Islander Doctoral Student Earns Prestigious D.C. Internship

By Luisa Buttler, Sydney Spangler | Published: July 03, 2019

Islander Doctoral Student Earns Prestigious D.C. Internship

CORPUS CHRISTI, Texas – Melissa McCutcheon, a Texas A&M University-Corpus Christi Coastal and Marine System Science doctoral candidate, was recently awarded an internship with the Ocean Conservancy’s Ocean Acidification Program in Washington, D.C. that runs from July 1 to December 13, 2019. Funding is provided by the National Science Foundation (NSF) to an ongoing NSF project titled, “CAREER: The Impact of Hydrologic State on CO2 Flux and Acidification in Subtropical Estuaries,” that is led by McCutcheon’s Ph.D. advisor, Dr. Xinping Hu.

“Melissa has learned a great deal on ocean and estuarine acidification through both classroom studies and her own research project,” said Hu. “This opportunity will expand her horizon and further enable her to connect scientific knowledge and societal needs.”

Capitol Hill

During the internship, McCutcheon will spend time at Capitol Hill speaking with congressional offices about ocean acidification and help decision makers better understand why ocean acidification is a threat to oceans and oceanic resources.

“I am excited to gain experience outside of academia and get a better understanding of how environmental nongovernmental organizations (NGOs) function to help drive policy based on science,” said McCutcheon. “I hope to come out of this experience with a better understanding of marine policy and whether that may be an avenue I would like to pursue for my career.”

During her internship, McCutcheon will also conduct a research project to synthesize the current state of coastal ocean acidification, including what is known about the interaction of ocean acidification with other human and natural stressors in coastal environments. This project will point out current knowledge gaps and will be used to guide recommendations for future funding appropriations for ocean acidification research. Additionally, she will gain experience in communicating with an array of audiences by creating educational outreach materials to be shared with congressional staff, stakeholders, and public audiences.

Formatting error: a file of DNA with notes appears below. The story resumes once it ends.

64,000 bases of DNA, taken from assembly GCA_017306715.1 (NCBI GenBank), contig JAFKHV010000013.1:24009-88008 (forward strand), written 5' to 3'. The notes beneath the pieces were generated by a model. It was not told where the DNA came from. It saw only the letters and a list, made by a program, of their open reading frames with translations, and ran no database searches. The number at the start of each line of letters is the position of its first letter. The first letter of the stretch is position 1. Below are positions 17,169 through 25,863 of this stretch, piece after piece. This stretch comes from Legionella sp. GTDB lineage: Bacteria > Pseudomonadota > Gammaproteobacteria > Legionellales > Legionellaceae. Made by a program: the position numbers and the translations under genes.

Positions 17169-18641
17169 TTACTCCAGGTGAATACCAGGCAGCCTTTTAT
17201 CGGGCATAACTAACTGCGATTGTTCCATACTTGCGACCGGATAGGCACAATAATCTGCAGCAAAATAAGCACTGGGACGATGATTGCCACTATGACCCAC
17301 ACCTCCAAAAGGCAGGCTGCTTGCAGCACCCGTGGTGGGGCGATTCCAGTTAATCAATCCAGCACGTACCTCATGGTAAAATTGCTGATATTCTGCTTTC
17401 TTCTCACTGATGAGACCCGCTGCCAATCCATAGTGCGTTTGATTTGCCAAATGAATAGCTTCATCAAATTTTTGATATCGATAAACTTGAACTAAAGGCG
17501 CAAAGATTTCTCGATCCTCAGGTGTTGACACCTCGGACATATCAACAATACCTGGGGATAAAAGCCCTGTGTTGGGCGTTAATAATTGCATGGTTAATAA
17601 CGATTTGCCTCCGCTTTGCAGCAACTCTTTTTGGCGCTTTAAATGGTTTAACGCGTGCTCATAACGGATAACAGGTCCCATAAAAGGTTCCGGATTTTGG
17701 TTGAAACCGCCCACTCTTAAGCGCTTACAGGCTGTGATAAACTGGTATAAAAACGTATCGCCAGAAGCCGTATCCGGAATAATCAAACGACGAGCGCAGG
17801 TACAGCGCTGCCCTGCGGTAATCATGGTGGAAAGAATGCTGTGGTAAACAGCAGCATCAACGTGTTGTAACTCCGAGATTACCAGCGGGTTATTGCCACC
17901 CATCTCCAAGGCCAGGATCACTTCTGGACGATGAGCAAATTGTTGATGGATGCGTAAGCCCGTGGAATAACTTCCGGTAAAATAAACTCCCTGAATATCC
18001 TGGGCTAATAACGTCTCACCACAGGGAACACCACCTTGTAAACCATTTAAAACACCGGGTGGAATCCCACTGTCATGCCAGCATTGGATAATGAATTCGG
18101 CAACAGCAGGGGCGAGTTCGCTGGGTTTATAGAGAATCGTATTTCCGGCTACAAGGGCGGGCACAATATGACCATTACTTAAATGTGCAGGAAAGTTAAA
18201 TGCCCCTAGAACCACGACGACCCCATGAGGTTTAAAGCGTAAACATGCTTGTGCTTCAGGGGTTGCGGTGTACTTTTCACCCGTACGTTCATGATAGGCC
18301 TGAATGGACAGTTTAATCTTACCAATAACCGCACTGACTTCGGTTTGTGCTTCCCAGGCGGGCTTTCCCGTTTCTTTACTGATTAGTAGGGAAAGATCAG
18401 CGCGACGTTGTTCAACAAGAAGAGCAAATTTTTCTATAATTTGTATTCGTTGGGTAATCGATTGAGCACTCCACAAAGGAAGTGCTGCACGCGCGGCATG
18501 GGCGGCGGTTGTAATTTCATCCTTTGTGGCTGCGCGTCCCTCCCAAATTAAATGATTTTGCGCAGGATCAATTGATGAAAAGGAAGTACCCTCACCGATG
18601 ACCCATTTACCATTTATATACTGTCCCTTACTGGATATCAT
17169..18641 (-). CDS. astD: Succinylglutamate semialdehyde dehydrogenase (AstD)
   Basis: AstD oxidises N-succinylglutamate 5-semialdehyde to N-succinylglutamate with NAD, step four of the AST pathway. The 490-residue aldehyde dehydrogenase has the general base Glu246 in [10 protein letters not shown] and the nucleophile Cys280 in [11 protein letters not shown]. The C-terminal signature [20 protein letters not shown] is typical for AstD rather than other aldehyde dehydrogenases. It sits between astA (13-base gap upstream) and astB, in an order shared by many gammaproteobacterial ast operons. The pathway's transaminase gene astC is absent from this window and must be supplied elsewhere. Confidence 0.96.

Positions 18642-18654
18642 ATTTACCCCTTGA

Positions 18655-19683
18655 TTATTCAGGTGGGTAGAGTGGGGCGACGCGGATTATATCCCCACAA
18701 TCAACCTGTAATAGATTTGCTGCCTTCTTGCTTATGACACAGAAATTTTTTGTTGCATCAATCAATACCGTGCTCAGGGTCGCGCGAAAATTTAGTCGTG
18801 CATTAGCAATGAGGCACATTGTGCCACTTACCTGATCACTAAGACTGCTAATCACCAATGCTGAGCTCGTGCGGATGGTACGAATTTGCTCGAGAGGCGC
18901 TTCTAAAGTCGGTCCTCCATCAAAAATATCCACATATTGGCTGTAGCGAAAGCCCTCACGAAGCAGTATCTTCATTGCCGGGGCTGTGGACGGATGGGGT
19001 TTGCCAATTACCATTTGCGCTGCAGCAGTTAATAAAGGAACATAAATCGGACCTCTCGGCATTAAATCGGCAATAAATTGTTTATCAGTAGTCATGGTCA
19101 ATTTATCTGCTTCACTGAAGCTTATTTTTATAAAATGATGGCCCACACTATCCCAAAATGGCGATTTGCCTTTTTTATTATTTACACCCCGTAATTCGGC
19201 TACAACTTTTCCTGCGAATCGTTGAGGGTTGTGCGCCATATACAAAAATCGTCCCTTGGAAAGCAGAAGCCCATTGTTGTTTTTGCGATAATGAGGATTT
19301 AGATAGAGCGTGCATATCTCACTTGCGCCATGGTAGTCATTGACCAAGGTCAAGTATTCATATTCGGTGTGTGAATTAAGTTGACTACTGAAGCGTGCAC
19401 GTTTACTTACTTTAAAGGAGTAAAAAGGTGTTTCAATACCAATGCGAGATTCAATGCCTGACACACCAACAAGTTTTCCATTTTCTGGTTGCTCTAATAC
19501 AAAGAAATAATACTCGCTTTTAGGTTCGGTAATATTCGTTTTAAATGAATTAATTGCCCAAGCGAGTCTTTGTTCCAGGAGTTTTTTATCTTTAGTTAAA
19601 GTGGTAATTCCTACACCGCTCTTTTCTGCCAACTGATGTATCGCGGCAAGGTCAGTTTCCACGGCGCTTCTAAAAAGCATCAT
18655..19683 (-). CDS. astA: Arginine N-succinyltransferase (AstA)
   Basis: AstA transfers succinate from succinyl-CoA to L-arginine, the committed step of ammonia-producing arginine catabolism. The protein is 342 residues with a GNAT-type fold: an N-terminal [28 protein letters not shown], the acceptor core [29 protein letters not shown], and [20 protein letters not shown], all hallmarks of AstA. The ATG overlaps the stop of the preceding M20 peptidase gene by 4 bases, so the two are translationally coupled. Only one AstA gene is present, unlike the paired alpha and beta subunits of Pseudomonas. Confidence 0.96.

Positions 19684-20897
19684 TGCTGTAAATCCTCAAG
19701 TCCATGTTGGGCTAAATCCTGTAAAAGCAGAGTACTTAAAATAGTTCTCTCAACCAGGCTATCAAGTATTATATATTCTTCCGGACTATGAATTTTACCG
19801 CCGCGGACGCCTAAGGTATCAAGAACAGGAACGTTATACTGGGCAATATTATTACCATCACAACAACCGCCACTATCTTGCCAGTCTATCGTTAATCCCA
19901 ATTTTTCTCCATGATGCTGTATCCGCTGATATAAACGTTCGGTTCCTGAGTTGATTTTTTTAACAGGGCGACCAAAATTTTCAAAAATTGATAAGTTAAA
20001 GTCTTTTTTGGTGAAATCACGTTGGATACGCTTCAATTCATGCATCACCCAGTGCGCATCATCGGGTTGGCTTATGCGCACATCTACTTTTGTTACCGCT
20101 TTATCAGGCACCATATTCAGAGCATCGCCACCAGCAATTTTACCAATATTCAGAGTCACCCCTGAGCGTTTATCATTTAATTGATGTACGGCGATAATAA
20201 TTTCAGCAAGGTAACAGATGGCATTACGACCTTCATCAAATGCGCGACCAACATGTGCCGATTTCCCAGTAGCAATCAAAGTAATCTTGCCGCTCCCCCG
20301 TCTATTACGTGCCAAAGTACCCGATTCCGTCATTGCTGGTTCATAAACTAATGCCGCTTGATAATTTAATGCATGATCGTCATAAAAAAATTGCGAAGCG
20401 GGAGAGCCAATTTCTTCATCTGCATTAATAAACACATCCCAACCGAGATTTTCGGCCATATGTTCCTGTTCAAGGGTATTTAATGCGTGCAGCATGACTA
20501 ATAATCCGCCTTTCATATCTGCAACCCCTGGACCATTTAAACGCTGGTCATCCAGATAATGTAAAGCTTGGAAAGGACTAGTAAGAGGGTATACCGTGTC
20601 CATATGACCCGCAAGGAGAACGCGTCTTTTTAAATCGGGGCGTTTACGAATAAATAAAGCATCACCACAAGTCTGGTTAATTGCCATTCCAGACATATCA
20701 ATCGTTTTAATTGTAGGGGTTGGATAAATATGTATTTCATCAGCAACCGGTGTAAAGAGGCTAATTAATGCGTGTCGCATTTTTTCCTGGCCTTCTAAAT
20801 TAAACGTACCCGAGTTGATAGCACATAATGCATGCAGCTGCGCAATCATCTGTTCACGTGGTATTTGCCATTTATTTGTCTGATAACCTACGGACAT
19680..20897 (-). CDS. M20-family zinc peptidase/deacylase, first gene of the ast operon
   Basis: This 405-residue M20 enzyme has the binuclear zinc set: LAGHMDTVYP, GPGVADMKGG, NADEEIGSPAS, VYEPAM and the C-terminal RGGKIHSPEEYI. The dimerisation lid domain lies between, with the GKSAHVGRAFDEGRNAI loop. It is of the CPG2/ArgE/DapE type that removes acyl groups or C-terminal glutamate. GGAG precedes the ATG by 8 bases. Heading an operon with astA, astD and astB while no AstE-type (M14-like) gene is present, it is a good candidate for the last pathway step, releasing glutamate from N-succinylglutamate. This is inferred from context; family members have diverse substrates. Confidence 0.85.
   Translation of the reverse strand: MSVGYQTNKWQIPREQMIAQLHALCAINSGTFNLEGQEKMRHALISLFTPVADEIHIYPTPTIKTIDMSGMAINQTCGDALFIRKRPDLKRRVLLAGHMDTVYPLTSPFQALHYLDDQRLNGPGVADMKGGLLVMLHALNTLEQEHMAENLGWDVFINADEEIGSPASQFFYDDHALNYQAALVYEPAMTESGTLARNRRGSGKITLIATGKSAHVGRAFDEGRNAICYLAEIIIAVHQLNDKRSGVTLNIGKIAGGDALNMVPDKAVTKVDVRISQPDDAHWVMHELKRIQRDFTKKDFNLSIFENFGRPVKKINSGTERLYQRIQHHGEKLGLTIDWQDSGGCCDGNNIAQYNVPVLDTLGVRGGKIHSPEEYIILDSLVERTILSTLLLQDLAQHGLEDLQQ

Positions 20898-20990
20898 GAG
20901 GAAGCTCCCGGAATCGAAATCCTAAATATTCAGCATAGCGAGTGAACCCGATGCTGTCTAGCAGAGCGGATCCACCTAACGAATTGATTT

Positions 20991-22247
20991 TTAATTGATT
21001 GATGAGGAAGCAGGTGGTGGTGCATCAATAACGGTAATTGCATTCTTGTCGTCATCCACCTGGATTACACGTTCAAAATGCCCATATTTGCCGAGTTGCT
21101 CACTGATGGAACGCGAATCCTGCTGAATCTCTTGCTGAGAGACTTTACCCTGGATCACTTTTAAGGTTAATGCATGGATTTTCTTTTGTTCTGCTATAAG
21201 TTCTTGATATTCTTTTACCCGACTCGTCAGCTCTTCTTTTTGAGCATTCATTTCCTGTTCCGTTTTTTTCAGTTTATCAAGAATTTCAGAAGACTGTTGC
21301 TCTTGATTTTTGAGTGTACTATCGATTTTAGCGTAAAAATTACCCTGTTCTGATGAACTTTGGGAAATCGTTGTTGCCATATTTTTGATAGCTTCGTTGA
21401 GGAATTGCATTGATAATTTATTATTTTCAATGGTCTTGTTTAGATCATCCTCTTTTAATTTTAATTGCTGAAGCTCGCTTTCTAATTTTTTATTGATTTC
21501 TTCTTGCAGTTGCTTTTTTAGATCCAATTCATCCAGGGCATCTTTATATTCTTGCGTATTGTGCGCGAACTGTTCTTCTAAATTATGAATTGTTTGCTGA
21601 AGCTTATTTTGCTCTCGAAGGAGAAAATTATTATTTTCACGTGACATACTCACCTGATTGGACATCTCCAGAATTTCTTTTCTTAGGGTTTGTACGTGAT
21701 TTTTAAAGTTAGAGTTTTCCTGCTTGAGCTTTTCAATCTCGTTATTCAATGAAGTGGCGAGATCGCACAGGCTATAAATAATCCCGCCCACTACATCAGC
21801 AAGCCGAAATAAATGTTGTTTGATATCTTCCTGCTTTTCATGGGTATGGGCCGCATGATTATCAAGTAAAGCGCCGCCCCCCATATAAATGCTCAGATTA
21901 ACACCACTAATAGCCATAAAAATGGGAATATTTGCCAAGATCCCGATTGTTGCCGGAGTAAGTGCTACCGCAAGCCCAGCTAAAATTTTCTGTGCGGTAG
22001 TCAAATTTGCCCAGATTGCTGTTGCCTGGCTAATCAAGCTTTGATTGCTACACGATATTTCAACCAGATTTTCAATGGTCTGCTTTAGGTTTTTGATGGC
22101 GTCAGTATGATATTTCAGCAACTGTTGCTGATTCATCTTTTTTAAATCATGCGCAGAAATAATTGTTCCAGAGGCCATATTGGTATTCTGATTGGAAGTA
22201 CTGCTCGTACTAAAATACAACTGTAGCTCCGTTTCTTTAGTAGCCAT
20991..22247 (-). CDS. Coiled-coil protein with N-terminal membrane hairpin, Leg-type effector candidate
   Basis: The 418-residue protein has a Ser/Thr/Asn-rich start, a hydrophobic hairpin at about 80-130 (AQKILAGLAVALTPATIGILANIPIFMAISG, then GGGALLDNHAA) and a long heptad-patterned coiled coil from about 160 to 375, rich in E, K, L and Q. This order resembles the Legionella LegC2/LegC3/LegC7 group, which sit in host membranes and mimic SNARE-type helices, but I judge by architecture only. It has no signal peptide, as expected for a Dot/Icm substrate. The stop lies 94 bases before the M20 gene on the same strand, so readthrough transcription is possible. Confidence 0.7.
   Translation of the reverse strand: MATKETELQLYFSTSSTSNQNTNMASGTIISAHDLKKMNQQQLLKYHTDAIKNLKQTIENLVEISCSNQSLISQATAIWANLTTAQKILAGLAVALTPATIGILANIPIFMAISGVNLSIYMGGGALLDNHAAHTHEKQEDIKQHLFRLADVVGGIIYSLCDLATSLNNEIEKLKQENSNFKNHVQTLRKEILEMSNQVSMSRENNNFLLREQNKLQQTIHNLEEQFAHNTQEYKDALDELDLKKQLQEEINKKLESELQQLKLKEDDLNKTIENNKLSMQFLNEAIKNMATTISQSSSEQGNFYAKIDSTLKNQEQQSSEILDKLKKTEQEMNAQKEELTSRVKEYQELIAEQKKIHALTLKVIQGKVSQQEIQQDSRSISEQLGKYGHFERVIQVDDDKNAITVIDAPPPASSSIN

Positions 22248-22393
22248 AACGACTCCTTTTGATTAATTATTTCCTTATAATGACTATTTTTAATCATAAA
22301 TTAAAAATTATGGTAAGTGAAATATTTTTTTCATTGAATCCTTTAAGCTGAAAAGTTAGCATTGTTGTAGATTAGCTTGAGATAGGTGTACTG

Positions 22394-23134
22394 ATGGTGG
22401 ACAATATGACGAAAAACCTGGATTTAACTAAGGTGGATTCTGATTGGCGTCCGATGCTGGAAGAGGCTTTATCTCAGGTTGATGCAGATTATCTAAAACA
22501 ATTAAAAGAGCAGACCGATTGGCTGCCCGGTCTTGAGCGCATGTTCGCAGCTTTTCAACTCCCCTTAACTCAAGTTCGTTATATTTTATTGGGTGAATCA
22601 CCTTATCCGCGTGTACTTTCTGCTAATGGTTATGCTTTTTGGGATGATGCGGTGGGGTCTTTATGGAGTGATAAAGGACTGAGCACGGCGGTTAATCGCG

“Having studied estuarine acidification throughout my degree, I feel like I will have a lot to contribute to the discussion with congressional offices that are trying to understand this issue,” said McCutcheon.

McCutcheon earned a Master of Science in Environmental Science from Texas A&M-Corpus Christi in 2015 and is an Executive Board Student Representative for the Gulf Estuarine Research Society. Additionally, she is the Managing Editor for Third Coast Science For You, a magazine that she co-launched, and works in Hu’s Carbon Cycle Lab.

“By interning at a world-class organization – the Ocean Conservancy, I hope that Melissa’s effort will contribute to better informing the public and facilitating policy making to address the ocean acidification problem,” said Hu. “I thank both the NSF for the financial support and the Ocean Conservancy for offering such a wonderful opportunity to our student.”

Additional Information

McCutcheon was one of only 13 Phi Kappa Phi members nationwide to be awarded a highly competitive 2019 Literacy Grant. She will use the funds to expand the distribution of the Third Coast Science for You magazine to afterschool programs, libraries, and more local businesses. Third Coast Science for You was founded in January 2016 by the Marine Science Graduate Student Organization at A&M-Corpus Christi to increase public awareness on locally important scientific issues.

“The project emphasizes the marine environmental research that is taking place locally to help the community understand the natural environment in their backyard,” McCutcheon said. “This magazine also provides an outlet for scientists to practice science communication to a non-scientific audience.”

The Honor Society of Phi Kappa Phi – the nation’s oldest and most selective all-discipline honor society – was founded in 1897 at the University of Maine and a chapter was installed at A&M-Corpus Christi in 2014.

Winning literacy projects were selected based on a number of criteria including the project’s scope, student and community involvement, impact, duration and ability to achieve success. This is the second year that A&M-Corpus Christi has won a Phi Kappa Phi Literacy Grant.